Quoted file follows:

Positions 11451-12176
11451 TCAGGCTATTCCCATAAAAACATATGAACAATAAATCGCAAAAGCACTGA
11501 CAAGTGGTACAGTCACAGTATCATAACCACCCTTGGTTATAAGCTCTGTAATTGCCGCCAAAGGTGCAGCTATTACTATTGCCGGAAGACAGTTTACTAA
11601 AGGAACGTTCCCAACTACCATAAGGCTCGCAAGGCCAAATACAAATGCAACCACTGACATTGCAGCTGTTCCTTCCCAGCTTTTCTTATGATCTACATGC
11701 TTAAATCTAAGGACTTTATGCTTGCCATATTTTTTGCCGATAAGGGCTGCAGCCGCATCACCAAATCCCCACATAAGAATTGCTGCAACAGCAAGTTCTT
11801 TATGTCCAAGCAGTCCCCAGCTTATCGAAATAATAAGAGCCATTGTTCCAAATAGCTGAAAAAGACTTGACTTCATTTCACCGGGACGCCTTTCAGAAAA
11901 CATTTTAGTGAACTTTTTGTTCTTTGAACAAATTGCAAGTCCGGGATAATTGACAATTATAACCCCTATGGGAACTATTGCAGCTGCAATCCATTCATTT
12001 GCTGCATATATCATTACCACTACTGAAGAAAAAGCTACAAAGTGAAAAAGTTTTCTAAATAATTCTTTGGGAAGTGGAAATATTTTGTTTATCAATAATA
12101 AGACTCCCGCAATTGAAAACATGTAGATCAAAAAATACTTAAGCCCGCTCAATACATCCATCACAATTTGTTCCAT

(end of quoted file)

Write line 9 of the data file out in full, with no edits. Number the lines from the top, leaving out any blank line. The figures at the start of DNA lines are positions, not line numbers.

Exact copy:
12101 AGACTCCCGCAATTGAAAACATGTAGATCAAAAAATACTTAAGCCCGCTCAATACATCCATCACAATTTGTTCCAT